George was the son of Charles & Hannah Haggar of Wallington, Baldock.

He was posted to France on the 3rd November 1915 and was killed in the attack on Longueval during the Battle of the Somme. The battalion suffered heavy casualties from gas shelling during the advance to the forward positions and again at the assembly line. There was considerable action in the area and a German artillery barrage brought down a “hurricane” of fire on the men of “B” & “D” Companies, who each lost over 50% of their men.

George has no known grave and his name is recorded on the Theipval Memorial, France. (Pier/Face 2C.)

Medal Entitlement: 1914/15 Star, British War Medal & Victory Medal.

Cecil Gordon Hawkes

42544, Private, 11th Battalion. Essex Regiment.

Killed In Action on the 21st April 1918 aged 22.

Private Cecil Hawkes

Cecil was born on the 9th February 1896, the son of George & Rosanna Hawkes of 15 Homlesdale Terrace, Stevenage.

He was performing one of the most dangerous front line tasks, that of company runner. This involved the carrying of messages to and from forward positions, often across open ground, in order to keep commanders updated on the current state of any action.

His Battalion were in position at Zillebeke Lake in the Ypres sector, which was part of the Dolls House line. The Germans attacked the sector with a barrage of gas shells which resulted in 10 casualties, one of whom died. This was Cecil Hawkes.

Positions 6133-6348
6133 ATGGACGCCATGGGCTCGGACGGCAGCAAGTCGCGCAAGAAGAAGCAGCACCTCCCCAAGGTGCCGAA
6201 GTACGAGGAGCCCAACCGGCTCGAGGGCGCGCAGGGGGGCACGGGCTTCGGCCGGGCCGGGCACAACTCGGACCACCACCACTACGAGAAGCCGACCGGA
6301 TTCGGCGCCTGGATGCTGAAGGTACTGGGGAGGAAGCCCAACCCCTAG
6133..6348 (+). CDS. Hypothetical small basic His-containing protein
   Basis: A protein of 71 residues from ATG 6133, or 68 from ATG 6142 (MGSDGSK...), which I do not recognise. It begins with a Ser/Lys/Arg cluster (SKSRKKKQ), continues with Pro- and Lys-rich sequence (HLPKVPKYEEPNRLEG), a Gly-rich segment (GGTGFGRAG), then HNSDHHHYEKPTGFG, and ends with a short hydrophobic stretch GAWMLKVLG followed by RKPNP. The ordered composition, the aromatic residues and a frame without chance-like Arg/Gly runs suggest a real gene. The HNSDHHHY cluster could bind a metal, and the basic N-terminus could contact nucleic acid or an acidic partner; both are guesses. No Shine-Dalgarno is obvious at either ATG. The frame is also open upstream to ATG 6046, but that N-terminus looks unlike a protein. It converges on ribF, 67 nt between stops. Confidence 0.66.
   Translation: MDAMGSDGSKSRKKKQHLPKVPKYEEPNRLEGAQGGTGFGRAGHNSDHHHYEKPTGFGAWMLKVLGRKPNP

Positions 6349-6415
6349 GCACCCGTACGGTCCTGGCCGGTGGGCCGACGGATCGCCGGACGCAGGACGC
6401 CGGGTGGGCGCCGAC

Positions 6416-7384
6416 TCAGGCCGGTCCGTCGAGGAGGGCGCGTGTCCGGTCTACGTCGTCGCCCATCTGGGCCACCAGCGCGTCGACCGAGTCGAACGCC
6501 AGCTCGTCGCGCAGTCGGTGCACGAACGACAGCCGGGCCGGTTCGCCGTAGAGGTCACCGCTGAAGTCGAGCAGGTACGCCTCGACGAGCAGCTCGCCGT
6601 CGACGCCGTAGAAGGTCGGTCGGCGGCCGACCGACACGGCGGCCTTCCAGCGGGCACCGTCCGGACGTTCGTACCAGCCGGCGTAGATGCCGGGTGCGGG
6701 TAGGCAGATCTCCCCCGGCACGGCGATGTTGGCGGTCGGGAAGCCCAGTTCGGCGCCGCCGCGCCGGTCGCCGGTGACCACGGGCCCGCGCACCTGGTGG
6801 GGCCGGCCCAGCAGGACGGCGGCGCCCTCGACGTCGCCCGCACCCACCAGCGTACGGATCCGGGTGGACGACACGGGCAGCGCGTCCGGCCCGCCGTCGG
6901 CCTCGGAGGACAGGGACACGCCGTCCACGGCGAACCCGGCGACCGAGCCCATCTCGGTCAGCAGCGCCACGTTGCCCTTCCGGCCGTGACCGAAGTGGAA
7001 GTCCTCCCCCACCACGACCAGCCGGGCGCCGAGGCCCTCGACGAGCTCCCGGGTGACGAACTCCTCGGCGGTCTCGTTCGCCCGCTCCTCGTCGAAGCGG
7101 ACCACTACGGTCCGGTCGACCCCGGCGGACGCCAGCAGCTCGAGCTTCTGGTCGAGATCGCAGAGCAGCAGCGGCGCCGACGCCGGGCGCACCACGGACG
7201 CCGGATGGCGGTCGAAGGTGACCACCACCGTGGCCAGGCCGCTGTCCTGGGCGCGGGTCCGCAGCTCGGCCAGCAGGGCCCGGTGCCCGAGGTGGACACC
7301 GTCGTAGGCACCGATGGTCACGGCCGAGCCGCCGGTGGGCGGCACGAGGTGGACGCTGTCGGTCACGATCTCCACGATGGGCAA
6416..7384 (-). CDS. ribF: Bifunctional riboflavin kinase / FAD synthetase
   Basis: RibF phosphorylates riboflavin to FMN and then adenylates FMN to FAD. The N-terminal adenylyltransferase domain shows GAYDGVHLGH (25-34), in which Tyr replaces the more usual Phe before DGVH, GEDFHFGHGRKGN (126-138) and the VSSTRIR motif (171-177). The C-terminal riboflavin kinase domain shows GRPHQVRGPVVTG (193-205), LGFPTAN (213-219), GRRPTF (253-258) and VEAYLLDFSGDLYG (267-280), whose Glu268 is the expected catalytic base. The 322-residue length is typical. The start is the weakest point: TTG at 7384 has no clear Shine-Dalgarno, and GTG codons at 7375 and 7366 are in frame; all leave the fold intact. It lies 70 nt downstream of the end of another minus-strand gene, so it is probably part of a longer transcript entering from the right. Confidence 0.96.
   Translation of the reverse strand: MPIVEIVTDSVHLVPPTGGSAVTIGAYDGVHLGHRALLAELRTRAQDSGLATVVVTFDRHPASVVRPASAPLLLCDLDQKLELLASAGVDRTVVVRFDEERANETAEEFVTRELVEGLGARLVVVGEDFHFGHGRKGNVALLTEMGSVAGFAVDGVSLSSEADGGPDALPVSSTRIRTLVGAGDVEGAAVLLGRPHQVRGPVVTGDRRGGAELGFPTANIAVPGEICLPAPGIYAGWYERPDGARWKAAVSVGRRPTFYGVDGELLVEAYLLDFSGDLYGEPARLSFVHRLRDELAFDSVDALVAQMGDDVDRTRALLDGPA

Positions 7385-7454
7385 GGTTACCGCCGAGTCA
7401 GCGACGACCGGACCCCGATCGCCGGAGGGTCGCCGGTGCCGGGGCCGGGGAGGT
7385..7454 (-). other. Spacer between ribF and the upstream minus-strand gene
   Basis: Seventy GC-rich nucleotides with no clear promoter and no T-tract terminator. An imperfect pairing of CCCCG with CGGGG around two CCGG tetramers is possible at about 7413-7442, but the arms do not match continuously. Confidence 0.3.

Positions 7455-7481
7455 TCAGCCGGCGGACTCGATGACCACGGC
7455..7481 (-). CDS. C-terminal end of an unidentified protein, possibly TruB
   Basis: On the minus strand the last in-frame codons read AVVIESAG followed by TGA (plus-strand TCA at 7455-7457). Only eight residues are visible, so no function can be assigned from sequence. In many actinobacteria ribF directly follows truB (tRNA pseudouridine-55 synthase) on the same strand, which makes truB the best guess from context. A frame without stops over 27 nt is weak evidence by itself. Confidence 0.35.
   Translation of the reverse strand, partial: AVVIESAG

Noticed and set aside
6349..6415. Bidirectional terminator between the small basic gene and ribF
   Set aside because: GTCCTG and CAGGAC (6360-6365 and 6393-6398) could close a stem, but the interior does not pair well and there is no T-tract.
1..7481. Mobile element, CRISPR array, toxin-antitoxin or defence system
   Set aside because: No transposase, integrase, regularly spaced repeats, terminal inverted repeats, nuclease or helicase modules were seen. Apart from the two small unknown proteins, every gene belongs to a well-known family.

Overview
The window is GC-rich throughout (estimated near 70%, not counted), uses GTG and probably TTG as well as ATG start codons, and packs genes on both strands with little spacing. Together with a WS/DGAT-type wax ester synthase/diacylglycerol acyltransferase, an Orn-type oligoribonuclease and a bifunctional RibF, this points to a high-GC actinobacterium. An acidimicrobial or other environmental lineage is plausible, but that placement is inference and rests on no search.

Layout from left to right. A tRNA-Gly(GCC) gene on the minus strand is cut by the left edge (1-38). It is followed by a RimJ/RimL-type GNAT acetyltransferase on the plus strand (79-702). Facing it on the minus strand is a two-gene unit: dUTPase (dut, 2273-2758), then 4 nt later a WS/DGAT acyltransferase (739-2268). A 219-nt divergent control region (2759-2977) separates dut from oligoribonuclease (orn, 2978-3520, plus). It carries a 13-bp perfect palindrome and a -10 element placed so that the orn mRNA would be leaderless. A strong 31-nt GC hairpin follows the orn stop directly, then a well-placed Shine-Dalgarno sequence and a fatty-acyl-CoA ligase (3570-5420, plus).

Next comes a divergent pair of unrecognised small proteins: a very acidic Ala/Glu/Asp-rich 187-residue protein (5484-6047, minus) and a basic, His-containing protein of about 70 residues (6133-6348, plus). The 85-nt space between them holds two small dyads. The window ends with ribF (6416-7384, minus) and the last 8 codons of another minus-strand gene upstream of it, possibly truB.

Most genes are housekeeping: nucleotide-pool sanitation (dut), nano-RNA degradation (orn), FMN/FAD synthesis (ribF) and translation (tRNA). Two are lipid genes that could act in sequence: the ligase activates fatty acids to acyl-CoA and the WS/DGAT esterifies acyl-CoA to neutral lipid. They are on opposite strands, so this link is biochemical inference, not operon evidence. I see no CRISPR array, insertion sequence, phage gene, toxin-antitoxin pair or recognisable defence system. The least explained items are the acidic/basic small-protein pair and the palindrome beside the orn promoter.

He is buried in the Ramparts Cemetery, Lille Gate, Ypres, Belgium.

Headstone Inscription: "Gone But Not Forgotten"

Medal Entitlement: British War Medal & Victory Medal.

 

 

The grave of Private Cecil Gordon Hawkes in the Ramparts Cemetery, Lille Gate, Ypres, Belgium.

 

Edward Victor Hemmings

14804334, Private, 2nd Battalion, Ox & Bucks Light Infantry (Airborne).

Killed on the 1st May 1945 aged 18.

Edward was the son of Albert & Bertha Hemmings of 29 Whitesmead Road. After leaving school he was employed at G W Kings in the town. On the 20th July 1944 he joined the army and was initially in the Bedfordshire & Hertfordshire Regiment but later transferred to the 2 Ox & Bucks Light Infantry, part of the Airborne forces. It was not until February 1945 that Edward was posted overseas with the Battalion and was involved in the allied advance into Germany.

On the day of his death the Unit War Diary records that the Battalion was located in the area around Norstorf in Germany and spent most of the day rounding up Prisoners Of War from the farms and woods in the locality. There appears to be no official record of Edward’s death and, initially, it appears that the circumstances were unknown. Unofficial reports, however, claim that whilst examining captured enemy arms he accidentally shot himself with a Luger pistol.

Edward is buried in the British War Cemetery in Berlin. (10.J.7)

Robert Hemmings

5223, Private, 59th Company, Machine Gun Corps (Infantry). (Formerly 22307 Bedfordshire Regiment)

Died Of Wounds on the 7th July 1916 aged 24.

Robert was the son of Charles & Mary Hemmings and the husband of Clara Hemmings (nee Carpenter). He lived with his wife and two children in Mulberry Cottage, Knebworth. After he was seriously wounded his wife visited him in hospital in Bolougne. He was later transferred to a hospital in Leicester where he died from the effects of his wounds.

Robert is buried in the Welford Road Cemetery, Leicester. (O1.290.)

Medal Entitlement: British War Medal & Victory Medal